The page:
Krajina Belojević

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Krajina Belojević
Župan of Travunia
Period ca. 847–891[b]
Predecessor Beloje, his father
Successor Hvalimir, his son
Titles and styles
župan or knez (chief, count, lord, prince)
Family Belojević
Father Beloje
Born Trebinje

Krajina Belojević (Serbian: Крајина, Greek: Κραινα[a]) was the župan of Travunia, an administrative unit of the Principality of Serbia, in the 9th century. In 847/848,[1] not long after the three-year Bulgarian–Serbian War (839–842) in which Prince Vlastimir of Serbia (r. ca. 836-850) defeated the Bulgar army sent by Presian I,[2] Krajina married the daughter of Prince Vlastimir and gained a raising in rank, and was entitled the županate centered on Trebinje (a province in the "maritime", Pomorje, part of modern Herzegovina), which had earlier been held by Krajina's father, the local lord Beloje.[3][4][5] His father-in-law was the eponymous founder of the Vlastimirović dynasty, which would rule Serbia until 969. Krajina continued the office under Mutimir (r. 850–891). With the unnamed daughter of Vlastimir, Krajina had a son that would succeed him, Hvalimir (Greek: Φαλιμἑρης[6]). Hvalimir in turn had a son, Čučimir (Greek: Τζουτζημέρης;[6] r. first half of 10th century[7]), who was the last known Belojević in charge of Travunia, as it Serbia fell to the Byzantine Empire, in ca. 969.

See also[edit]

Royal titles
Titles of nobility
Preceded by
Župan of Travunia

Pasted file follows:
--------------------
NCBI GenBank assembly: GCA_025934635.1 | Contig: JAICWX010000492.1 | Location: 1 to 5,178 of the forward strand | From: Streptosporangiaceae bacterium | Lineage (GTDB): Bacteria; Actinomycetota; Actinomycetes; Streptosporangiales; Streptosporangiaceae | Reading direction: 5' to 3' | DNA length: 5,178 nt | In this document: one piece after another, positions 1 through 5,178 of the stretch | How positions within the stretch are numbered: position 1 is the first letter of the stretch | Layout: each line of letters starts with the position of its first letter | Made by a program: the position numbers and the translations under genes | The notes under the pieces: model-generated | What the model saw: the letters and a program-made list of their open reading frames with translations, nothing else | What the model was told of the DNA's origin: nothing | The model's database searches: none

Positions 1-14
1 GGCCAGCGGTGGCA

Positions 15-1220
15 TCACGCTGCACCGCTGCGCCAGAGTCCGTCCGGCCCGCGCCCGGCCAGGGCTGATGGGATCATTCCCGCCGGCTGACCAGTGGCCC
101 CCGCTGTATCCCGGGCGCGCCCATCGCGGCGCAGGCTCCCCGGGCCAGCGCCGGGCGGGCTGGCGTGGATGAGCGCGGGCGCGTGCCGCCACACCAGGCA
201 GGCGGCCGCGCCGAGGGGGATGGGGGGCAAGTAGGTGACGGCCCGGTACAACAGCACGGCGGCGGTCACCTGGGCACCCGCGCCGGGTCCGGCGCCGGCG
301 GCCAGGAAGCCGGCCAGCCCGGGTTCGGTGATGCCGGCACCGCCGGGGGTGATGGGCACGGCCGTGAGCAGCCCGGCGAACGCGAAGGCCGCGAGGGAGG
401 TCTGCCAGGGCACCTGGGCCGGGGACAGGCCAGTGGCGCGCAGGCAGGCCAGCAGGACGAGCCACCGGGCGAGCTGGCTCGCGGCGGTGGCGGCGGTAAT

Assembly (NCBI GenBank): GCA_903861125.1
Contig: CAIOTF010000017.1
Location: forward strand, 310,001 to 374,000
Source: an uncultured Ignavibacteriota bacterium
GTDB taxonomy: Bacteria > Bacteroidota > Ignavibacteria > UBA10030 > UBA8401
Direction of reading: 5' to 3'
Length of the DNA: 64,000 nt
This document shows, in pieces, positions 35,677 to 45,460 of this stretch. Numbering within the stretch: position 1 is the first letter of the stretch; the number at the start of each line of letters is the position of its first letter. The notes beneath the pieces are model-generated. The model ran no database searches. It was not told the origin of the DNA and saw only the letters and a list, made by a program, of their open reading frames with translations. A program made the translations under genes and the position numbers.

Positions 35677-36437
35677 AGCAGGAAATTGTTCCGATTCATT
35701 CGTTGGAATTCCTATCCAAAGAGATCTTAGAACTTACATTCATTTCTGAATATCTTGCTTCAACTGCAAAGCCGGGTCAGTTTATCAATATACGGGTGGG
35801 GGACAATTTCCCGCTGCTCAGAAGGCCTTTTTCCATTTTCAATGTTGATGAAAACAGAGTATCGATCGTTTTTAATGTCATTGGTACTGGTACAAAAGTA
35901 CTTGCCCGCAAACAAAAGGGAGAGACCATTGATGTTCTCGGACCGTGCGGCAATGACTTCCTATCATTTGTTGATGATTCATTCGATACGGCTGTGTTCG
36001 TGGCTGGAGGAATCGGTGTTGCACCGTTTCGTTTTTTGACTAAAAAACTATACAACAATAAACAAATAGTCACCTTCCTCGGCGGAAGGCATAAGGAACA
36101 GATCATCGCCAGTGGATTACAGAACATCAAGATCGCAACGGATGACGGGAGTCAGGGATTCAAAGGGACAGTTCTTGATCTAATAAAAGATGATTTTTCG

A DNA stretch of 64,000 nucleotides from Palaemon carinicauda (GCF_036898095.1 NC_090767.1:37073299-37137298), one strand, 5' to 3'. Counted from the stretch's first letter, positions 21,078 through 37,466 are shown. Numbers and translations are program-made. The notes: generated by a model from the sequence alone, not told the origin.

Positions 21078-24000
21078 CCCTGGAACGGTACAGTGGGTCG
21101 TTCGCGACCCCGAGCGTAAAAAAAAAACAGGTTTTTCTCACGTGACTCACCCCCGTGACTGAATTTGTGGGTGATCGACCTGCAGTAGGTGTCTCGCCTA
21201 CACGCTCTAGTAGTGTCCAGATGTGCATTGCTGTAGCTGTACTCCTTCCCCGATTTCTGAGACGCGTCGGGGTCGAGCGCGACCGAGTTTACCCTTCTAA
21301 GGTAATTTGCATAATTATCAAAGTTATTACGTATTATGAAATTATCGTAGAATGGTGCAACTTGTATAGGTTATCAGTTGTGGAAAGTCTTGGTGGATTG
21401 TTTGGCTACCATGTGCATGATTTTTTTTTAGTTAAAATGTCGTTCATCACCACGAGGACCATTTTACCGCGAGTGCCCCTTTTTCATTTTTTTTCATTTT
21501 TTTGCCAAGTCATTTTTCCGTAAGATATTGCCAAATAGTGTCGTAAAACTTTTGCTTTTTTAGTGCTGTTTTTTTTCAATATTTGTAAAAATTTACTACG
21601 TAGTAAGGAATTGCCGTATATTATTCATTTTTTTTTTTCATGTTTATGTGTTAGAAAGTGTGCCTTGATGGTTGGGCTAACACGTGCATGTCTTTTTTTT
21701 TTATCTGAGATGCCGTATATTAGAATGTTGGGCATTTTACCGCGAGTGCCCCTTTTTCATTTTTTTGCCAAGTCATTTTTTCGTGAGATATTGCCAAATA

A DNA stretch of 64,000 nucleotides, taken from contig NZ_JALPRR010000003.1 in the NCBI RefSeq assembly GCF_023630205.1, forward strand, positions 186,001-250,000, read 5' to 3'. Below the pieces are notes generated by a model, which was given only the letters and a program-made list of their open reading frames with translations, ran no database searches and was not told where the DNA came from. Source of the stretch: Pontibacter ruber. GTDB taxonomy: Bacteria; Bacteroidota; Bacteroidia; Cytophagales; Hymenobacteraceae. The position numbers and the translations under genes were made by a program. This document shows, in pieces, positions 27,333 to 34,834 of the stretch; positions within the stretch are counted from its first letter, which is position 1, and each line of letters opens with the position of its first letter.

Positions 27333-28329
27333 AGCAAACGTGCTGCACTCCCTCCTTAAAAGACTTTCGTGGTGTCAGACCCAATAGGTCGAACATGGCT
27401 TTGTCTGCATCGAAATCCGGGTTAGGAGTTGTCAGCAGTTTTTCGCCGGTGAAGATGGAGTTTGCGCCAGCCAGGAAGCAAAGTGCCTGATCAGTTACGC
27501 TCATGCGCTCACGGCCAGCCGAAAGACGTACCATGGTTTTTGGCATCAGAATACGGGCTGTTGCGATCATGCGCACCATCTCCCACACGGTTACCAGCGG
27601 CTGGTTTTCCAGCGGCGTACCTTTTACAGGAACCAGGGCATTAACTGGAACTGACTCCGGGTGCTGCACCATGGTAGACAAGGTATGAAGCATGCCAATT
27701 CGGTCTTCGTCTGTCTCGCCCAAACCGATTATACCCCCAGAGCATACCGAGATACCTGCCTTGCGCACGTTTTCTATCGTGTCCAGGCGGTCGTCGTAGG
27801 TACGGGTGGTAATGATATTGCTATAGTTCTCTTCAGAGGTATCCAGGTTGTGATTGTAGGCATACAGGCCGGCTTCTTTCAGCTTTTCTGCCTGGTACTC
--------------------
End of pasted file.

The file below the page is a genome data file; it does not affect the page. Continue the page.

Under Vlastimir
(Serbian Principality)

fl. 847/848[b]
Succeeded by


  1. ^ Name: The first attestation of his name is the Greek Κραινα (Kraina), in Serbian this is rendered as Krajina (Крајина[4]) and Latin: Krainas. His given name is also rendered as Kraina, while his surname as Belić. According to name culture, his full name was Krajina Belojević. His name means "frontier" (see krajina), derived from the word kraj, which means "province", "region", "territory" or "end".
  2. ^ Time: The exact time of his office is unknown, although it most likely would have begun when he married the daughter of Vlastimir, in 847/848, and continued throughout the rule of Vlastimir's successor, Mutimir (r. 850-891).


  1. ^ Živković, "Vlastimir"-section
  2. ^ Fine 1991, p. 110
  3. ^ Venance Grumel, La chronologie, Paris 1958, 390 p.
  4. ^ a b Ferjančić, p. 62
  5. ^ Grupa autora, 1981, p. 148
  6. ^ a b "Sebraneʹ spisy", p. 759
  7. ^ Grumel, p. 390


  • Constantine Porphyrogenitus, De Administrando Imperio, edited by Gy. Moravcsik and translated by R. J. H. Jenkins, Dumbarton Oaks Center for Byzantine Studies, Washington D. C., 1993
  • Fine, John Van Antwerp (1991). The Early Medieval Balkans: A Critical Survey from the Sixth to the Late Twelfth Century. Michigan: The University of Michigan Press. ISBN 0-472-08149-7. 
  • Tibor Živković, Portreti srpskih vladara (IX—XII), Beograd, 2006 (ISBN 86-17-13754-1), pp. 11–15 (Serbian)
  • Božidar Ferjančić, „Vizantijski izvori za istoriju naroda Jugoslavije II“ (fototipsko izdanje originala iz 1959), Beograd, 2007. ISBN 978-86-83883-08-0 (str. 62) (Serbian)
  • Grupa autora, „Istorija srpskog naroda I“, Beograd, 1981. (str. 148) (Serbian)
  • Andrija Veselinović, Radoš Ljušić, „Srpske dinastije“, Novi Sad, 2001. ISBN 86-83639-01-0 (str. 24) (Serbian)
  • P. Radonjić, „Velaj“, u: Srpski biografski rečnik, II tom, ur. Čedomir Popov, Novi Sad 2008, str. 109-110. (Serbian)